brendanowicz’s review published on Letterboxd:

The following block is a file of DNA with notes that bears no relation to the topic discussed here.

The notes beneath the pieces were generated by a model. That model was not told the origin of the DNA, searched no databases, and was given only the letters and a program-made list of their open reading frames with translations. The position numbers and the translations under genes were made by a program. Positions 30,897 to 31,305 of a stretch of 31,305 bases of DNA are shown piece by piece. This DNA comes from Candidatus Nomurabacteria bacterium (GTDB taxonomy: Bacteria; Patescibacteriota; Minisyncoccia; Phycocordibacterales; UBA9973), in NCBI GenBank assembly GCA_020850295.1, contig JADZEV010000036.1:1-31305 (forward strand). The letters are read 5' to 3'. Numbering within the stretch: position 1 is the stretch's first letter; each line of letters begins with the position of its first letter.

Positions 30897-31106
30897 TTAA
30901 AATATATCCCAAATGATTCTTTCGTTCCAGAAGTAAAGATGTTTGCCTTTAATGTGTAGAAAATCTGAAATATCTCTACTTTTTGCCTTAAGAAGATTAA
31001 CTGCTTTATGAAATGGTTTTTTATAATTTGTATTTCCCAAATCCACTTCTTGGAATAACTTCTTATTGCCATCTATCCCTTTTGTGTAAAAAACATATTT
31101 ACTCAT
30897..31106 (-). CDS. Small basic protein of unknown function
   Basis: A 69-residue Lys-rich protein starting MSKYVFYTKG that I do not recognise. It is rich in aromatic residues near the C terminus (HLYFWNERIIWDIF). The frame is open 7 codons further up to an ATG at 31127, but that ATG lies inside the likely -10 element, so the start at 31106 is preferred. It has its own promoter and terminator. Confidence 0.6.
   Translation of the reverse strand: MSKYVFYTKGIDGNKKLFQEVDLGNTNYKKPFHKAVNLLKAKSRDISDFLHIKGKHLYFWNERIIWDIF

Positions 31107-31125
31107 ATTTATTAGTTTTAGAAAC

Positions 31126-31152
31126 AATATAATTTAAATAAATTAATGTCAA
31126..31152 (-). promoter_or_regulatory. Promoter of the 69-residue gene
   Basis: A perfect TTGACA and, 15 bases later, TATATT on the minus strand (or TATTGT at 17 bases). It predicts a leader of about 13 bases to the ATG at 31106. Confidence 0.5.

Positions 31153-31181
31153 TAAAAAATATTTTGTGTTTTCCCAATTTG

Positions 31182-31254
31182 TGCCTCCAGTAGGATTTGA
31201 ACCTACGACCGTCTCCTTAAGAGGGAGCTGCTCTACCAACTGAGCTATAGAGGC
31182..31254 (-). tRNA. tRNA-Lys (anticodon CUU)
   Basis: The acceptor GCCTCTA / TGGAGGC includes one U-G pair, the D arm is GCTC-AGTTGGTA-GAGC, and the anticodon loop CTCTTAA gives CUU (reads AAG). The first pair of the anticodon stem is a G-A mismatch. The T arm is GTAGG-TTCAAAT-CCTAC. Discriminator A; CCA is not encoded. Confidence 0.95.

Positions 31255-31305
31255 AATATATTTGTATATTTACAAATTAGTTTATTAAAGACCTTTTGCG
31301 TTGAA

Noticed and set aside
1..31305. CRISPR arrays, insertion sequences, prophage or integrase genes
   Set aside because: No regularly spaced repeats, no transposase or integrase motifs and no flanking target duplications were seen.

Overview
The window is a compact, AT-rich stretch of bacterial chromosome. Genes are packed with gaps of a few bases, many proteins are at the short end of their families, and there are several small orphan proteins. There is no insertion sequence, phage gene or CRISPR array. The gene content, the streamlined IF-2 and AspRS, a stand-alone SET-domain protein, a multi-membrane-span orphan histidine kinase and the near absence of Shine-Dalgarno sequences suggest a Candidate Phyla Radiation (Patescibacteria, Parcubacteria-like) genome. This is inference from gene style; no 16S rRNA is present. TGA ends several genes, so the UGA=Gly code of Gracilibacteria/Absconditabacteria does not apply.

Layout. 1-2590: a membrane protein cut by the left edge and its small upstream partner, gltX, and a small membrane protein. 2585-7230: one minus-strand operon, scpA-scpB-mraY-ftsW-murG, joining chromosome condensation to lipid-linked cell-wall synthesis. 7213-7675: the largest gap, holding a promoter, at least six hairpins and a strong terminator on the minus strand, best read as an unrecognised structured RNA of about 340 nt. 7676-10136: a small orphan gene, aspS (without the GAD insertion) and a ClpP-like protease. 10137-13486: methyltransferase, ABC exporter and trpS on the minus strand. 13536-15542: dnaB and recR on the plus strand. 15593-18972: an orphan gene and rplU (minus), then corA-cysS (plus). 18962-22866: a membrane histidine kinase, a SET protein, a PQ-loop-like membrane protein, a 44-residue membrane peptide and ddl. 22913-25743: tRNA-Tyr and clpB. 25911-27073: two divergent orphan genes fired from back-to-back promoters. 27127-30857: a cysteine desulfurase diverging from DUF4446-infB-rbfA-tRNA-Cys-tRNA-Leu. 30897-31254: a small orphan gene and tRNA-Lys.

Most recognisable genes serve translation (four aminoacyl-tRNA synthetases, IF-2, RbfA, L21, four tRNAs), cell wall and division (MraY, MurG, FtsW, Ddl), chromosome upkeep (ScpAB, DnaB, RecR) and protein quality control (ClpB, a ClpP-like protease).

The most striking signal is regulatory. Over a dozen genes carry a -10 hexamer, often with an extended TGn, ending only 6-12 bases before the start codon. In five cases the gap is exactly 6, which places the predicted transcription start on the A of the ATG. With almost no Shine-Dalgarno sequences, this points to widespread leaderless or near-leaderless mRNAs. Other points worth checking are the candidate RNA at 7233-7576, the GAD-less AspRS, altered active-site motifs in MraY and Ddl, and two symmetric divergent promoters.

The conceit is inherently cinematic: a movie about a scary beach that causes people to age one year every half hour becomes a sustained exercise in existential terror as life events pile up at an overwhelming pace. This is the basic promise of genre cinema, wherein excitements that would last anyone a lifetime are compressed into a couple of hours. The practical challenge is to make a linear experience out of this heap of catastrophes and to wring enough interesting visuals out of a single, relatively blank location. Shyamalan is up to the task. Whatever can be said about his scripts he has never been so naked as a director, with nothing to guide the movie except his virtuosity and sense of the image. He is constantly finding unexpected ways to frame and reframe shots, creating widescreen tableaus with his ensemble cast that are disrupted by the intrusion of objects and a perpetual prickly awareness of the offscreen space. It isn't so much that Shyamalan is a bad screenwriter but rather that screenwriting is in a real sense his enemy, the thing that he has to overpower with his filmmaking. Old eventually surrenders that battle, in a disappointing epilogue where plot wrests control away from the images again. But up until those last few minutes it's a work that shows all of his power as an artist, and far from betraying the expectations the industry once had that he would become the new Spielberg he's accomplished something that even some great directors fall short of: a movie that creates its own reality.